This project aims to create a next-generation live programming environment that radically improves the programming experience.
"Live programming" means that the code is being executed as you type it.
The main idea behind the Lamdu project is that the canonical representation of programs should not be text, but rich data structures: Abstract syntax trees.
Our programming tools, UIs and ecosystems should take advantage and expose this structure. This has some far-reaching implications, which will be described below.
Lamdu's programming language is a functional programming language inspired by Haskell. Language's design decisions are affected by the different trade-offs of live programming and AST editing, and for this reason Lamdu isn't made for an existing textual language.
We believe that Haskell is a good inspiration for Lamdu's language due to 2 main traits:
Rich and Powerful Type System
Haskell has one of the richest and most powerful type systems, which allows a smart IDE to guide the programmer quickly through the space of type-correct programs. In practice, this reduces much of the cognitive burden of writing programs and the number of input gestures/keystrokes required to write or edit programs.
While static typing is considered a hurdle by many programmers who choose to use dynamically typed languages such as Python, we believe that a type-aware structural editor and type inference makes static typing easy to use, helpful and fun.
Haskell has explicit type-level separation of effectful components from pure components. Real Haskell programs demonstrate that the majority of code can be written as pure components. This allows a live environment to actually execute code as it is being edited, safely, and bring the benefits of spreadsheets to general purpose programming.
How Lamdu's language differs from Haskell:
Explicit argument names
In function applications, arguments are tagged by names rather than using their position to differentiate them (similar to Objective-C).
Most programming languages, which use "positional arguments", were designed for the programmers typing the code letter by letter, and so they refrained from tagging the function arguments. We believe that this tagging helps readability and also provides helpful context when writing the code.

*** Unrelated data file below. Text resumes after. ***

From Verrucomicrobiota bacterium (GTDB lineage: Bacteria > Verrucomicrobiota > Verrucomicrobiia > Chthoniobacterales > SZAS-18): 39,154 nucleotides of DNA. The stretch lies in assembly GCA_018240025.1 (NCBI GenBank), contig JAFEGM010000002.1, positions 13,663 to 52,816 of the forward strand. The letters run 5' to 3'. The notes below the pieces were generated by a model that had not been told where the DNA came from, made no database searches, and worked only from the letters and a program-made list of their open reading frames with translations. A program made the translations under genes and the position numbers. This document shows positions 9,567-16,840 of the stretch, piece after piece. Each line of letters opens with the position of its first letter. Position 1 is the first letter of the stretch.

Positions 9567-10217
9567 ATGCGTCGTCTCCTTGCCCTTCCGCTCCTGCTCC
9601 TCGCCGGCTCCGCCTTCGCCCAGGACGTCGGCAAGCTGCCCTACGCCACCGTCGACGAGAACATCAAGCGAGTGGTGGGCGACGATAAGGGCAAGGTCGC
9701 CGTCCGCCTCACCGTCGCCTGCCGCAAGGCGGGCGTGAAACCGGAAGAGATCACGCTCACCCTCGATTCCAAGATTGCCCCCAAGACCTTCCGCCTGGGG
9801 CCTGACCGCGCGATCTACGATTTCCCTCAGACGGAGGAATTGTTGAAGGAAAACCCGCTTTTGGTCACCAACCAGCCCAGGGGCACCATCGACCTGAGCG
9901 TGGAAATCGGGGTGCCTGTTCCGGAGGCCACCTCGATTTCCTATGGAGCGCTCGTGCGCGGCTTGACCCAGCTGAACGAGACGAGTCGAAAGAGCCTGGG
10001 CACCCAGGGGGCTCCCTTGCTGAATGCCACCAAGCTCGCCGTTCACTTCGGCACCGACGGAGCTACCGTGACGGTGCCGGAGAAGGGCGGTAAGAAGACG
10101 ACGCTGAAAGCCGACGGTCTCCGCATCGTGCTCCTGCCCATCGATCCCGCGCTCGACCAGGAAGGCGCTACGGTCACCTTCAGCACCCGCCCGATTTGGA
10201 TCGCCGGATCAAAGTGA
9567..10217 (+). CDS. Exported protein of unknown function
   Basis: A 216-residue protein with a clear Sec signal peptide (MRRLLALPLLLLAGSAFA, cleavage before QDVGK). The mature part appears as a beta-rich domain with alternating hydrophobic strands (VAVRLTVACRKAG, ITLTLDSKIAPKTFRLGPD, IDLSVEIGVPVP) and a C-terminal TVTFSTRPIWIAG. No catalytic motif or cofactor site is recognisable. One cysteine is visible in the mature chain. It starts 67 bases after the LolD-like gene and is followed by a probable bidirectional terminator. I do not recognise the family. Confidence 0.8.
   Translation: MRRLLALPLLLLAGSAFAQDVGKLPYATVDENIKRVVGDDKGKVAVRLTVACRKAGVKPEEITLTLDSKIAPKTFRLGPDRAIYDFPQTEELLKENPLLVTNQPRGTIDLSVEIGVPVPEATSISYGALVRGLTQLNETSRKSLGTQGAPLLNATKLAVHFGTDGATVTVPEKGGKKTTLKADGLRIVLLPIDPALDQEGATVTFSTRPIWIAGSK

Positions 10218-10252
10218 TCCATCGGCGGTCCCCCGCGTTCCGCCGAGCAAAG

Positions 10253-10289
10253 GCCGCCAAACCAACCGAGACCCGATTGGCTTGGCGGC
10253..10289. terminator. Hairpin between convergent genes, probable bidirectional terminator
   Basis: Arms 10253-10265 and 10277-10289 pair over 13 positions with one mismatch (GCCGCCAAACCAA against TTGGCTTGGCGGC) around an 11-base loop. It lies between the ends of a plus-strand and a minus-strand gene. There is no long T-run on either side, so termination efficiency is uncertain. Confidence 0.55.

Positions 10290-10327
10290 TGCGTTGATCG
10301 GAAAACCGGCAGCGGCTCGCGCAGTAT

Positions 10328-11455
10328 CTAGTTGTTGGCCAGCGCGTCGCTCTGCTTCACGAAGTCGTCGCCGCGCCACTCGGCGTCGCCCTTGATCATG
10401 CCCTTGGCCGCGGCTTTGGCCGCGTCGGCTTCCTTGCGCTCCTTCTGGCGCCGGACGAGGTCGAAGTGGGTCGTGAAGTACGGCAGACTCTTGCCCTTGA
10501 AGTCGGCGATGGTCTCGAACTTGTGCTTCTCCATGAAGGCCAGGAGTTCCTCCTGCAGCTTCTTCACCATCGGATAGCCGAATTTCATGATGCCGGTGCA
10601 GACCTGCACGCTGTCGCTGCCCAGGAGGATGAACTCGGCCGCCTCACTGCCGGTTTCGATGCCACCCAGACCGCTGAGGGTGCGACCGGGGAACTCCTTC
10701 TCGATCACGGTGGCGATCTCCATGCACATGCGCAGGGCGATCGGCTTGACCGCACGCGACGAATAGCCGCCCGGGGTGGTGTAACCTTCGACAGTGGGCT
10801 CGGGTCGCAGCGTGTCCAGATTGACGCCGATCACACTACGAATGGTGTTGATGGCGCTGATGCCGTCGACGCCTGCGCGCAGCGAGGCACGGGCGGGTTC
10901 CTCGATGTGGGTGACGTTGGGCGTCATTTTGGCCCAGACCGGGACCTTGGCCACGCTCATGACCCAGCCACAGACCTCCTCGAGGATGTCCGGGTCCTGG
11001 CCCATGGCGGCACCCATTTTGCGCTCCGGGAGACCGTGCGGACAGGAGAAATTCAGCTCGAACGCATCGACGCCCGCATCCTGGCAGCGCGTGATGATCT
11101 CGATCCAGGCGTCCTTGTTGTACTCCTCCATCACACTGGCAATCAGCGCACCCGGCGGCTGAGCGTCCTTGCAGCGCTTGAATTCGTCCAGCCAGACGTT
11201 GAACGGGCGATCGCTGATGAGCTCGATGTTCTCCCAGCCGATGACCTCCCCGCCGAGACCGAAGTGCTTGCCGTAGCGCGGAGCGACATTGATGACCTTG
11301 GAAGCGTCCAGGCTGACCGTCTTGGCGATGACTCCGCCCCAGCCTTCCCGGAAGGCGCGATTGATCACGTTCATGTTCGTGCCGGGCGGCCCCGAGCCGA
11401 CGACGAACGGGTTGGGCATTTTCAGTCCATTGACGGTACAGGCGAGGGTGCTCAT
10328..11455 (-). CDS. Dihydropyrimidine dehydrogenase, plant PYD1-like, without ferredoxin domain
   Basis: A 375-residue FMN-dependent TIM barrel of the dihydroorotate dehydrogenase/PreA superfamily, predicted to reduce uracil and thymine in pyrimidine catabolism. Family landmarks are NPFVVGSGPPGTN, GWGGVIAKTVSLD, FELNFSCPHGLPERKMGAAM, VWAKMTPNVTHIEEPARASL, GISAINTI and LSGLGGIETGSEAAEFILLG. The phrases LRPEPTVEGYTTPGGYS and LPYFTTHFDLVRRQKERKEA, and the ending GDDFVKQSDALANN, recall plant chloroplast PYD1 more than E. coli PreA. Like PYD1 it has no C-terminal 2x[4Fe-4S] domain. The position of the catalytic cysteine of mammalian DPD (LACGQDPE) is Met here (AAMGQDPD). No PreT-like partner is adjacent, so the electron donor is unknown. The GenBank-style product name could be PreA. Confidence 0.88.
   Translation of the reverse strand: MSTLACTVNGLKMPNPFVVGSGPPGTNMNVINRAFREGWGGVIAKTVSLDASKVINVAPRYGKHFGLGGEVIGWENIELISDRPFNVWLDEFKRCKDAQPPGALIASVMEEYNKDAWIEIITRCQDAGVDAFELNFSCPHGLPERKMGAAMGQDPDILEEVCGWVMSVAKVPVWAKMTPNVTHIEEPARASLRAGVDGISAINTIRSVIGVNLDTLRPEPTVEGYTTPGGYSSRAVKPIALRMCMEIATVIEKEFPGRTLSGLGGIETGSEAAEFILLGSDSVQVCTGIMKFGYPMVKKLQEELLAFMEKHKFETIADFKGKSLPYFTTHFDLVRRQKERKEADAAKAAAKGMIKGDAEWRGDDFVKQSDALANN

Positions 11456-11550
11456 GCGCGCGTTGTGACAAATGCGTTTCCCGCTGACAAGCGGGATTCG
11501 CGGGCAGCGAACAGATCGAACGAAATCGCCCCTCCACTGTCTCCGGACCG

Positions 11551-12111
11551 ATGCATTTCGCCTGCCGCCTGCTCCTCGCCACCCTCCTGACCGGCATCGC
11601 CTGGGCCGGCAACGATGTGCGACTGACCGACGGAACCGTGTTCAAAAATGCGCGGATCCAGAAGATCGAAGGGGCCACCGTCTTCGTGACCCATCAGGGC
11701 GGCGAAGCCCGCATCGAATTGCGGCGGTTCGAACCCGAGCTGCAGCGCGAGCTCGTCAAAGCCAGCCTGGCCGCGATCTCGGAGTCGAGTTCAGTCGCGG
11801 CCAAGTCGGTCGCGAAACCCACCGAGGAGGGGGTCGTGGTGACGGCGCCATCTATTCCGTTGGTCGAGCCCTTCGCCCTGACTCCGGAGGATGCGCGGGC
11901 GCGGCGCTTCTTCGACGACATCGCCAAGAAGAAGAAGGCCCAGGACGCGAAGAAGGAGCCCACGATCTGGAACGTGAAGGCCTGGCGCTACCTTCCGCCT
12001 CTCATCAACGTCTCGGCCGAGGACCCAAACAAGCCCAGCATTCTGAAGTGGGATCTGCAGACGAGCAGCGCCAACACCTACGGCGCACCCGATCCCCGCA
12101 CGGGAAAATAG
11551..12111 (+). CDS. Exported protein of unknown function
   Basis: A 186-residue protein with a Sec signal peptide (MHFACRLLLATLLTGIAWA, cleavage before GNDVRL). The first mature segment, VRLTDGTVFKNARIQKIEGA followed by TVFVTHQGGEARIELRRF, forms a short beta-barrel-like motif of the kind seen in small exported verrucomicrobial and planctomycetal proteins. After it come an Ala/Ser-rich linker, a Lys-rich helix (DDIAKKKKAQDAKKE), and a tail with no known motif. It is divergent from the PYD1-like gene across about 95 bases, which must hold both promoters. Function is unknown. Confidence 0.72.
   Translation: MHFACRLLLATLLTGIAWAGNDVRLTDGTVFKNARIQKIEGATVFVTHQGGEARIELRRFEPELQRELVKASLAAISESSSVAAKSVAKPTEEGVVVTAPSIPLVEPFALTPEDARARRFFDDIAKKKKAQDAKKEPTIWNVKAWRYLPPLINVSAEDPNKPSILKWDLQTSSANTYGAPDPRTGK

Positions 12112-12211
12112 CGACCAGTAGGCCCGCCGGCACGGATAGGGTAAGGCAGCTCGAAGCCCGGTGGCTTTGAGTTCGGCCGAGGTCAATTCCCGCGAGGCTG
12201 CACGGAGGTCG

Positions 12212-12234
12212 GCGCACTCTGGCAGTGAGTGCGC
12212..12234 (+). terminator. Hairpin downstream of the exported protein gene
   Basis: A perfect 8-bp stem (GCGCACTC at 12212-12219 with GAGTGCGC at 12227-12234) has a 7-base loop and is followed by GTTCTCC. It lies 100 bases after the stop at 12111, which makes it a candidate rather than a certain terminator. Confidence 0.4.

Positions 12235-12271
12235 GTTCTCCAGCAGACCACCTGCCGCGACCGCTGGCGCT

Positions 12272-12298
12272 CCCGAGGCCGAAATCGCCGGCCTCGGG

Eager evaluation / explicit lazy-evaluation
The example above uses the logical-or operator (aka "||"), which does not compute the second predicate if the first one is true. In most languages the logical-or operator is built into the language itself (and not its library) as one cannot define it by themselves to not evaluate its right argument when not needed.
Haskell allows users to define control structures such as logical-or and many others, via its behavior of lazy evaluation - expressions are not evaluated until their value is required. But lazy-evaluation-everywhere also has drawbacks (for example it makes memory use hard to predict).
To use eager evaluation but still get the benefits of lazy evaluation (user/library defined control structures and many more) we made the syntax for "deferred computations" (aka functions with no arguments) very lightweight - simply a preceding ◗ symbol. As the user uses the logical-or operator this gets written for them automatically on the operator's right side.
Structural type system
In many programming langauges defining structs/records takes more effort than using "a tuple".
Lamdu, however, makes creating ad-hoc record types easy without requiring the ceremonious type declarations. So records are used instead of anonymous tuples, making it easier to understand the meaning of values.
Lamdu's type system "gets out of your way" with full row-polymorphism and column-polymorphism. Nominal typing (type declarations) is also available and is necessary for types which are hard for type-inference to infer, such as recursive types and types with "higher-rank-polymorphism".